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In grammar, an antecedent is a noun, noun phrase, or clause to which an anaphor refers in a coreference. For example, in the passage "I did not see Anjan because he wasn't there", "Anjan" is the antecedent of the anaphor "he"; together "Anjan" and "he" are called a coreference because they both refer to the same thing (in this case, a particular person). The word "antecedent" begins with the prefix "ante-", meaning "before", because almost always the antecedent occurs before the anaphor.
In the examples in this article, antecedents are in bold and anaphors in italics.
Use with relative pronouns
- As I was going up the stairs, I met a little man who smiled at me.
- Whilome in Albuion’s isle there dwelt a youth,
- Who ne in virtue’s ways did take delight... ("Childe Harold’s Pilramage", Lord Byron)
Sometimes the relative pronoun anaphor may not appear, but may be implied by syntactic principles; this is called a zero anaphor
- I know the book you want. (=I know the book that you want.)
An example for an interrogative pronoun without an antecedent is "what did Bob have for lunch?"
Separation of antecedent from anaphor 
In the following example the antecedent is separated from the anaphor by the verb.
- A situation has arisen there calls for immediate action.
- Where are thy father & mother? Say?
- They are both gone up to the church to pray. ("The Chimney Sweeper", William Blake)
Different languages allow separation of the anaphor from the antecedent to varying degrees. For example, in Arabic and Hebrew it is not permitted at all (the antecedent must always come right before the relative pronoun or conjunction or clause), in English it is used to avoid awkward constructions, and in German such separation is frequent due to the practice of shunting the verb to the end of the sentence.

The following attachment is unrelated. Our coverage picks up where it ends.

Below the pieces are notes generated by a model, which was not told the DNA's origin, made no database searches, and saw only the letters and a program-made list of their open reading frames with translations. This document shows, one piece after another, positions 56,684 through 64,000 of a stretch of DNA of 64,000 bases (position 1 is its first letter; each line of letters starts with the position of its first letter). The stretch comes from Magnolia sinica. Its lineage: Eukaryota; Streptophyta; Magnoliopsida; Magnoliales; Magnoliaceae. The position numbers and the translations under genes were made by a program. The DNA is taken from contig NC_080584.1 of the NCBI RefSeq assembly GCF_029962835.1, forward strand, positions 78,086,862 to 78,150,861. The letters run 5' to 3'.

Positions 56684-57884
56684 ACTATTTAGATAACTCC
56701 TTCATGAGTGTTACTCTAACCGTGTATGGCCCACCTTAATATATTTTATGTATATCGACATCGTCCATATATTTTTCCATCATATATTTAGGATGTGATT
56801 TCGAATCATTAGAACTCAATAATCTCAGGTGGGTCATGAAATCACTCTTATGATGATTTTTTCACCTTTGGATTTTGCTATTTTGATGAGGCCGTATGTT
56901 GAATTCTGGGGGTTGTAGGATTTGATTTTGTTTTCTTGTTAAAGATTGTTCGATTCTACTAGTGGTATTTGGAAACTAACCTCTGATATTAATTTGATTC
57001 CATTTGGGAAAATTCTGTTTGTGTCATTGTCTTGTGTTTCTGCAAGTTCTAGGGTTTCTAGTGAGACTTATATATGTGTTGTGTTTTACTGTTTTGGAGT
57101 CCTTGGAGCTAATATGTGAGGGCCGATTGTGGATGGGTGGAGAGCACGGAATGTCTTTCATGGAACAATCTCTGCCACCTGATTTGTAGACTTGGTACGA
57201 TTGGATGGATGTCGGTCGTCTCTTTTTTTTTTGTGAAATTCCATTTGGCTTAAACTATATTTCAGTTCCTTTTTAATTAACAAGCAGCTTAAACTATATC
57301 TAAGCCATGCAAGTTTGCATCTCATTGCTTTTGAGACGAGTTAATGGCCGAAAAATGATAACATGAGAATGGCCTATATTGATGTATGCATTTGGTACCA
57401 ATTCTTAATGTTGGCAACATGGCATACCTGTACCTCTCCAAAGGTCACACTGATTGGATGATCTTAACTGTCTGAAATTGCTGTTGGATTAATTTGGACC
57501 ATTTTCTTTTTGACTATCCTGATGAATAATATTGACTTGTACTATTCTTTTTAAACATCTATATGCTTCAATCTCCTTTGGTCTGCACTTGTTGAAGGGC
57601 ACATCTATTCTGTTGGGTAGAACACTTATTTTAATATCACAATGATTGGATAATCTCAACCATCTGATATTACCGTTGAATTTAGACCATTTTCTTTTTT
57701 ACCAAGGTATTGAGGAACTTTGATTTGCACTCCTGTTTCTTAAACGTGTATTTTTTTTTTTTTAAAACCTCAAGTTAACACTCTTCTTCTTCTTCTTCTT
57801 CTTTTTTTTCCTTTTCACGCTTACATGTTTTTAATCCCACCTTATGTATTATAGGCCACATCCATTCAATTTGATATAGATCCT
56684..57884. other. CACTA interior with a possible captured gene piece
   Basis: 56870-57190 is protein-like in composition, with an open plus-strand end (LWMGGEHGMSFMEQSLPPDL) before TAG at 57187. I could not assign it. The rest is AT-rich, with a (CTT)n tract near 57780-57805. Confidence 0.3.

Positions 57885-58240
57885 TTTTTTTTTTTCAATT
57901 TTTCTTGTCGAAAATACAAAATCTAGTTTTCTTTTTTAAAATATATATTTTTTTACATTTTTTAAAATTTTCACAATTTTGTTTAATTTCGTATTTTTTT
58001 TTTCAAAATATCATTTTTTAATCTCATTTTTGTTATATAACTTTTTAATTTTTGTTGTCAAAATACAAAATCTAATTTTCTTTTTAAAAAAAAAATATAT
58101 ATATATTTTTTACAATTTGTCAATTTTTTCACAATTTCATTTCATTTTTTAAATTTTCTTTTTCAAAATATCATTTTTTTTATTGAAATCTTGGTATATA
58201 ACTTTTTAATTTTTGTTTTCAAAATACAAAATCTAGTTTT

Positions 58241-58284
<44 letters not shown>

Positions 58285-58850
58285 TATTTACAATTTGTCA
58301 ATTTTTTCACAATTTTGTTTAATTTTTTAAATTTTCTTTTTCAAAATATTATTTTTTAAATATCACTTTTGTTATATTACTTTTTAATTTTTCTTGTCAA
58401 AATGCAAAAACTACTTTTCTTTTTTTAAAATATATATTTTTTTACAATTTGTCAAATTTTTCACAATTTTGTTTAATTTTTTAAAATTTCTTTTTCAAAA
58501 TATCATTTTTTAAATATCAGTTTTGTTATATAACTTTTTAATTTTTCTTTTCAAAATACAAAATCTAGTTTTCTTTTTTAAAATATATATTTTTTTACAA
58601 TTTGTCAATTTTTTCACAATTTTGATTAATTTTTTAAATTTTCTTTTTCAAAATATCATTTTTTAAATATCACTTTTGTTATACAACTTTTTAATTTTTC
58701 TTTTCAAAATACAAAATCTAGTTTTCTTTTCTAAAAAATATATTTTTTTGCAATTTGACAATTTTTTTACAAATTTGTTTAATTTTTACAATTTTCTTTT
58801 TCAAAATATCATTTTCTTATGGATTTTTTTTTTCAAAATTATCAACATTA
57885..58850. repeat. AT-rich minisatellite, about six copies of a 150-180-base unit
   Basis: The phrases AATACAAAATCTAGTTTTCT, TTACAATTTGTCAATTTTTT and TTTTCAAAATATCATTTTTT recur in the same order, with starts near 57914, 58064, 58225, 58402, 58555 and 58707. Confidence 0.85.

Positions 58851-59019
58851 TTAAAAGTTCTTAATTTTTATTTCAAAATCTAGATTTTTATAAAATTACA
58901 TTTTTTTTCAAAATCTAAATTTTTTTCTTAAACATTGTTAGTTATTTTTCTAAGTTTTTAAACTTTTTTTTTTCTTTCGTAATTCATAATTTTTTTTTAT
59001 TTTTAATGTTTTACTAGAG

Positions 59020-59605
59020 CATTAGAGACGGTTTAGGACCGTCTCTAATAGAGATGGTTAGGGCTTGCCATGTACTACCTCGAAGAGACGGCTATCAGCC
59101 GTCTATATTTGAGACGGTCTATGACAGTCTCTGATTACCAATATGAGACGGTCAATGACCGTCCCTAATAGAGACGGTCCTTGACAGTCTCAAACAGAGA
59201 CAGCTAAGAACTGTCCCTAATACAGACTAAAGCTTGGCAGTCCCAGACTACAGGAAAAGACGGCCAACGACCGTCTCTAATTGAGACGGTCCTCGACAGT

Occasionally the antecedent may be preceded by its anaphor:
If they are careful, people don't make that mistake.
Unclear antecedents 
An error in writing which leads to confusion in the reader is the use of a pronoun for which the antecedent is not clear, as in the following example:
I met "John" and "Mike" at the party. "He" told me about "his" new friend.
Without additional information, the reader cannot tell whether the antecedent of "he" and "his" is John or Mike. It is completely unclear, and needs additional information.
Occasionally, the antecedent may be missing from the discourse, as when someone wonders out loud: "I wonder where I put it", with no clear antecedent for the pronoun "it."
Sometimes an antecedent may not occur in the current discourse but instead refer to an object familiar to both speaker and listener; for example, in "They always get their man" the unspecified antecedent of "they" could be "the cops" when the sentence is spoken by and to people who often refer to it. In this case, the antecedent is clear to an "insider" but unclear to an "outsider".